BASSETERRE, St Kitts, September 26, 2006 – With the era of larger cruise ships, the Caribbean has been told that there could be implications for their popular ports of call.
Chief Executive Officer of the St Kitts shipping agent, Delisle Walwyn & Co., Denzil V. Crooke said there is the potential that the gap between the luxury on the ship and quality Caribbean destinations could very well widen and this presents challenges.
He noted that earlier this year that the awesome Freedom of the Seas was the talk of the world when the mega ship was launched by Royal Caribbean. It has a capacity of 4,300 passengers and was then the largest ship in the fleet but that ship will soon be dwarfed by the sister vessel Genesis. The ship cost US$1.24 billion is now on order by Royal Caribbean. It will have a capacity of more than 6,000 passengers. The ship will weigh about 100,000 tons based on displacement – a Nimitz-class aircraft carrier comes in at about 97,000 tons. It is due to sail in 2009 and the question is whether Caribbean countries are ready to accommodate these mega vessels.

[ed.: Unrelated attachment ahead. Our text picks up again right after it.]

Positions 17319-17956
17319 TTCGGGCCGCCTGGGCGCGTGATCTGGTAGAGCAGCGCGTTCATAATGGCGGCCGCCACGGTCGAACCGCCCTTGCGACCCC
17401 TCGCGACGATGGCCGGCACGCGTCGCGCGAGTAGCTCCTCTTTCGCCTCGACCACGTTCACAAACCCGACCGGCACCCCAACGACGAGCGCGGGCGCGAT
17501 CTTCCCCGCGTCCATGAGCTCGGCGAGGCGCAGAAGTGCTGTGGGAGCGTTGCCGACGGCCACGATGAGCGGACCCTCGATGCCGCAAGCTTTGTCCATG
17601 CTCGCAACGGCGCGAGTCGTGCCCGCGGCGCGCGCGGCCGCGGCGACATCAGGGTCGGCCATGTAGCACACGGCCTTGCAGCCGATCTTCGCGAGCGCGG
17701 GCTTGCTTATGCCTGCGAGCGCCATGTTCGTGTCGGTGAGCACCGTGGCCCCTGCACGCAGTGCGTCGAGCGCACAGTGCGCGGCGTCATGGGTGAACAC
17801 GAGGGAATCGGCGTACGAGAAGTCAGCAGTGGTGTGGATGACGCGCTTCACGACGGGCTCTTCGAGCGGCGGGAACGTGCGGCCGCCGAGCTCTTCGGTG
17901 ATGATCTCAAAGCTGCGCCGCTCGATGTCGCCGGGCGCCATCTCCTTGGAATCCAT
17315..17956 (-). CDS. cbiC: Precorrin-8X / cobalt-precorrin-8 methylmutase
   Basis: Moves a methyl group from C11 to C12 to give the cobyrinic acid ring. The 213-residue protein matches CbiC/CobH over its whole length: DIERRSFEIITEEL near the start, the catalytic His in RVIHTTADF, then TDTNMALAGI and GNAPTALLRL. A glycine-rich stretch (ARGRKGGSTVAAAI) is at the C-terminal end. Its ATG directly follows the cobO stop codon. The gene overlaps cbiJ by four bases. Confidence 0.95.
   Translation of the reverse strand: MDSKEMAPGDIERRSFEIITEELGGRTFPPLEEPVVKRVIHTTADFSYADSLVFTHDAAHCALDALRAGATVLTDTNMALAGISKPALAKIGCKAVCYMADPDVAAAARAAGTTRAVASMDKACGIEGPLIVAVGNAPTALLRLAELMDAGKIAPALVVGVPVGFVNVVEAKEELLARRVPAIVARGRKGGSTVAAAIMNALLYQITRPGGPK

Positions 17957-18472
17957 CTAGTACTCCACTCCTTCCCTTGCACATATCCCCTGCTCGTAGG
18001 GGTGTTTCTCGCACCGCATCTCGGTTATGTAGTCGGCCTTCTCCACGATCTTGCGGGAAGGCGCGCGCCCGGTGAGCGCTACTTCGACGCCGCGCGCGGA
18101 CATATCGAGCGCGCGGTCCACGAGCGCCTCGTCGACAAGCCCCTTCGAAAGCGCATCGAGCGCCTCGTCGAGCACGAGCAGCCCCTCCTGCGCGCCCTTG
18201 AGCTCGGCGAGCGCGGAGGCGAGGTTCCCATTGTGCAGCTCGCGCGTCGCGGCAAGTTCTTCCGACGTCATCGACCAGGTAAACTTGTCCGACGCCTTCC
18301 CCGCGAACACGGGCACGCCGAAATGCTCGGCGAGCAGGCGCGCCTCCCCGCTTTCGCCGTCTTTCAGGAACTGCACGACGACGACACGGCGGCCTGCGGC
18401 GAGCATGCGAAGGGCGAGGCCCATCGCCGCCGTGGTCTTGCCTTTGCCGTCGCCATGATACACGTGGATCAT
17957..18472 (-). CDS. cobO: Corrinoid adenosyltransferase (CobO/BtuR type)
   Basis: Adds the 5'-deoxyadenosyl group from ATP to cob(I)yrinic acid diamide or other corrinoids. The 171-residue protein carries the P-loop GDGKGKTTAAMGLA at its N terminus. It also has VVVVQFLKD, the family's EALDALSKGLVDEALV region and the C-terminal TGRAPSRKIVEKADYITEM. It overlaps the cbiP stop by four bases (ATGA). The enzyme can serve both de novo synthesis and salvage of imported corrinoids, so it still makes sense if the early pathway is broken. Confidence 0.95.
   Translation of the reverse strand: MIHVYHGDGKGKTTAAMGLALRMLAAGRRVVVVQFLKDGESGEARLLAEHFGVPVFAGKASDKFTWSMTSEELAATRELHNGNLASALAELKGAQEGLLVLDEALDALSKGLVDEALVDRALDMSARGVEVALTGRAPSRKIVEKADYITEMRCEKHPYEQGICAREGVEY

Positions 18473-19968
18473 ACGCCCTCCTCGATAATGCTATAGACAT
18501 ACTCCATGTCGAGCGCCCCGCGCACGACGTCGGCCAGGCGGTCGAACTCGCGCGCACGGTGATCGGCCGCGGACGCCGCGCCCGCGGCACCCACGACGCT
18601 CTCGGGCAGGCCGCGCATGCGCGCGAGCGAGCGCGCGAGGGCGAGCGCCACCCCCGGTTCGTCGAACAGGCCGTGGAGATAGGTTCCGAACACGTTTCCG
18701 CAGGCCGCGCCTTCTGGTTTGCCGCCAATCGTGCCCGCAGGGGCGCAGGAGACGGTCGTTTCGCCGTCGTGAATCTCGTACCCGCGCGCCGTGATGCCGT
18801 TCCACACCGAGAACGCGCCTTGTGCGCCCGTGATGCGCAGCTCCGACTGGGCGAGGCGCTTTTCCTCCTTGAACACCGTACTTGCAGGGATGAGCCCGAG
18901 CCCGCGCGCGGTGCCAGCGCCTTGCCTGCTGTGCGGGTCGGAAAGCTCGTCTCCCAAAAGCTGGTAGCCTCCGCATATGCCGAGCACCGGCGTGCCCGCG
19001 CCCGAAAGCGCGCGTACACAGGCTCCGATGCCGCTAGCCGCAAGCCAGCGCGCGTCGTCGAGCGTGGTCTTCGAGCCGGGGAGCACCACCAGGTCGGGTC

“It can place severe pressure on the facilities that we have in St. Kitts. Today, we boast that we are one of two ports that can accommodate the ‘Queen Mary 2’ and we are happy about that, but what about facing up to the possibilities of the ‘Genesis’ craft. The QM2 is stunted because the Genesis project speaks to a ship that is 360 meters longer than the QM2 and hence I speak of the pressure that is placed on our own facilities,” said Crooke.
He said the order book for cruise lines speaks to 28 vessels between now and 2009 being built at a total cost of about U$16.5 billion. Each ship averages over 2,500 passengers.
In Barbados, in order to accommodate the QM2 last year the port authority had to deepen its channel to the Bridgetown Harbour.